I've working LDAP authentication with the following setup

 AuthName            "whatever"
 AuthType            Basic
 AuthBasicProvider   ldap
 AuthLDAPUrl         "ldap://server/OU=SBSUsers,OU=Users,OU=MyBusiness,DC=company,DC=local?sAMAccountName?sub?(objectClass=*)"
 Require ldap-group  CN=MySpecificGroup,OU=Security Groups,OU=MyBusiness,DC=company,DC=local

This works, however I've to put all users I want to authenticate into MySpecificGroup. But on LDAP server I've configured that MySpecificGroup also contains the group MyOtherGroup with another list of users.

But those users in MyOtherGroup are not authenticated, I've to manually add them all to MySpecificGroup and basically can't use the nested grouping. I'm using Windows SBS 2003.

Is there a way to configure Apache LDAP to do this? Or is there a problem with possible infinite recursion and thus not allowed?


You need to set AuthLDAPSubGroupDepth to make this work. The integer you provide here specifies the maximum sub-group nesting depth that will be evaluated before the user search is discontinued.

Add this to your config:

AuthLDAPSubGroupDepth 1

More Info: here and here.

  • I'm running apache 2.2, it's mod_authnz_ldap hasn't AuthLDAPSubGroupDepth directive: httpd.apache.org/docs/2.2/mod/mod_authnz_ldap.html – Selivanov Pavel Nov 16 '11 at 10:48
  • So, why not update? – Bart De Vos Nov 16 '11 at 10:50
  • 2
    I'm running Debian Squeeze and I prefer using packages from stable distribution: well-tested, regular security updates. Apache 2.3 is still beta, it will appear in stable or stable-backports not soon. I've solved this problem by using AuthnProviderAlias for now. If nobody will offer solution for Apache 2.2, bounty is yours :) – Selivanov Pavel Nov 16 '11 at 11:42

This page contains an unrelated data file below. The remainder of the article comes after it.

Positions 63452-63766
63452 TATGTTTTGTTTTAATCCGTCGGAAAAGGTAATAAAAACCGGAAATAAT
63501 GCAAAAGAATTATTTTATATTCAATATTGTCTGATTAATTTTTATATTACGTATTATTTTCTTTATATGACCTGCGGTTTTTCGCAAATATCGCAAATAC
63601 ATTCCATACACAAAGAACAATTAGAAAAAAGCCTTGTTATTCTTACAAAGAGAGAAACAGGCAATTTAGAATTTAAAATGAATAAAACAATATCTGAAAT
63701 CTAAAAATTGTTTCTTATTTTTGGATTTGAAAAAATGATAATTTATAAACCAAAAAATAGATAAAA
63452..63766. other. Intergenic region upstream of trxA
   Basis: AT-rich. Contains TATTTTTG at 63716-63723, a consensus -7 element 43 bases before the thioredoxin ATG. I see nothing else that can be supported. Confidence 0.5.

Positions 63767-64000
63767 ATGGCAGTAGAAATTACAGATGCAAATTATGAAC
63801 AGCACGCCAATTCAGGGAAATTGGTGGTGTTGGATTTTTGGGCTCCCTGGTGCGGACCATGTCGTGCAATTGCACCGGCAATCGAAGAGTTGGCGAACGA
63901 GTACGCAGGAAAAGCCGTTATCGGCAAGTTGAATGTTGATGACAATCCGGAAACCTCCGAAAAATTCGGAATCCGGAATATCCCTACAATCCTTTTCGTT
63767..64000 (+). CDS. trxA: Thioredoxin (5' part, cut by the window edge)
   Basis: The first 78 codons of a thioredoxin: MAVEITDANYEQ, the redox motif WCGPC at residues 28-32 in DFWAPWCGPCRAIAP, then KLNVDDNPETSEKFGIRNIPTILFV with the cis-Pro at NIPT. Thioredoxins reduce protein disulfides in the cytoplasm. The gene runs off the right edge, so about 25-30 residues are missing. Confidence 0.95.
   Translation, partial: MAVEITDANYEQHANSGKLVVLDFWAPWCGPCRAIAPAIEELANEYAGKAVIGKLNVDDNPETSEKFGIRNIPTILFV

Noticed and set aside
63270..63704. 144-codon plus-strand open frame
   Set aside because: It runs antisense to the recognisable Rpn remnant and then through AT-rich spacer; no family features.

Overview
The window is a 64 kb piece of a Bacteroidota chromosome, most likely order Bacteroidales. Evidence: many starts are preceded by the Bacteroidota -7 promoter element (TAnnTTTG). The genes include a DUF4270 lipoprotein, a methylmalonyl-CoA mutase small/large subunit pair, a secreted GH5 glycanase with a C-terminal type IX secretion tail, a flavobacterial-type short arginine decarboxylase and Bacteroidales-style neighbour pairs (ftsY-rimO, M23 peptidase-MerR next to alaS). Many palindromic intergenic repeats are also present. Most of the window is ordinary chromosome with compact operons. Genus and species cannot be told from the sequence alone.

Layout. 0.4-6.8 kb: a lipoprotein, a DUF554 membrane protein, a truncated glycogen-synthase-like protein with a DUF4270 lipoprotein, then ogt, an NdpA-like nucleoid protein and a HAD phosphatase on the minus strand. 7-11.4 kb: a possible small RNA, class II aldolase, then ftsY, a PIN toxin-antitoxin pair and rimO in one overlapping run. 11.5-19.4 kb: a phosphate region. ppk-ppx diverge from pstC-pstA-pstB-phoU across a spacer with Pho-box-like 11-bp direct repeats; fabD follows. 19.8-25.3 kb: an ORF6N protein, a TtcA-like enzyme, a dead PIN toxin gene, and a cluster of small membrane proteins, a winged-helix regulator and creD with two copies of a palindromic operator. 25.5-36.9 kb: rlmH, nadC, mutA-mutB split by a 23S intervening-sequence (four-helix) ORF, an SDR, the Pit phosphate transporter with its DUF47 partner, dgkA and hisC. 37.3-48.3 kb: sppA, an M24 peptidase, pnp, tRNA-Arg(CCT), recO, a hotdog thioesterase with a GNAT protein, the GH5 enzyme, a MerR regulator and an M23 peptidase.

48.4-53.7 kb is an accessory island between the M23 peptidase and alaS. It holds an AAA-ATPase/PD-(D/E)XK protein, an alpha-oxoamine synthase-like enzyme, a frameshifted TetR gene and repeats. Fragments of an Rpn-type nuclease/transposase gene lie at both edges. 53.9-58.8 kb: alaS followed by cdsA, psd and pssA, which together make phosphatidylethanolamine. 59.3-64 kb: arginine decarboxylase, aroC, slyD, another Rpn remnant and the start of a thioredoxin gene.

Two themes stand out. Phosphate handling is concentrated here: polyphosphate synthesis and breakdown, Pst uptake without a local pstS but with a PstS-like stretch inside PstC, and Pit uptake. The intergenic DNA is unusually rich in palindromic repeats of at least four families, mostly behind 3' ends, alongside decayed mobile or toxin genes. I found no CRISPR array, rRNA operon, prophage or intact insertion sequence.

• given the new information of the groups being on different servers, I don't think this method will still work. – Jeff Strunk Nov 18 '11 at 13:43
  • 3
    AuthLDAPSubGroupDepth doesn't exist in Apache HTTPd 2.4. AuthLDAPMaxSubGroupDepth is the correct directive to use. – Chris Harris Mar 17 '15 at 22:22

Besides AuthLDAPSubGroupDepth, that is available only in apache 2.4, it is possible, when using Microsoft AD LDAP, to do authorization using nested groups by using LDAP_MATCHING_RULE_IN_CHAIN matching rule. This is much faster than searching subgroups on the client, because it is done on the DC server with less queries over network.

Require ldap-filter memberof:1.2.840.113556.1.4.1941:=CN=Access to Apache,OU=My Organization Unit,DC=company,DC=com

The string 1.2.840.113556.1.4.1941 is an OID called LDAP_MATCHING_RULE_IN_CHAIN. This OID is assigned by Microsoft to be used with its LDAP implementation (part of Active Directory). You can not use it with other LDAP servers. The human redeable format is: iso(1).member_body(2).us(840).microsoft(113556).ad(1).as_schema(4).LDAP_MATCHING_RULE_IN_CHAIN(1941)

From Microsoft documentation:

This rule is limited to filters that apply to the DN. This is a special "extended" match operator that walks the chain of ancestry in objects all the way to the root until it finds a match.

See also:

  • I'd upvote this 10x if I could. For folks running RHEL 5, this is a great solution. Compiling vendor source to get the latest features is not always a desirable solution! – Aaron Copley Nov 30 '12 at 21:50
  • I am glad it helped. I think this was the first documented usage of the LDAP_MATCHING_RULE_IN_CHAIN in apache. – Mircea Vutcovici Nov 30 '12 at 22:58
  • Is there a way to use LDAP_MATCHING_RULE_IN_CHAIN to retrieve recursive group membership and pass it as a header to a backend server (using the Apache as a reverse proxy)?? – Gershon Papi Aug 26 '18 at 8:53
  • mod_authnz_ldap doesn't provide this. However you can use LDAP_MATCHING_RULE_IN_CHAIN LDAP filter in your application. See: stackoverflow.com/a/34075052/290087 – Mircea Vutcovici Aug 26 '18 at 21:14

It looks like your only option in Apache 2.2 is to list every group that is included by your main authorized group.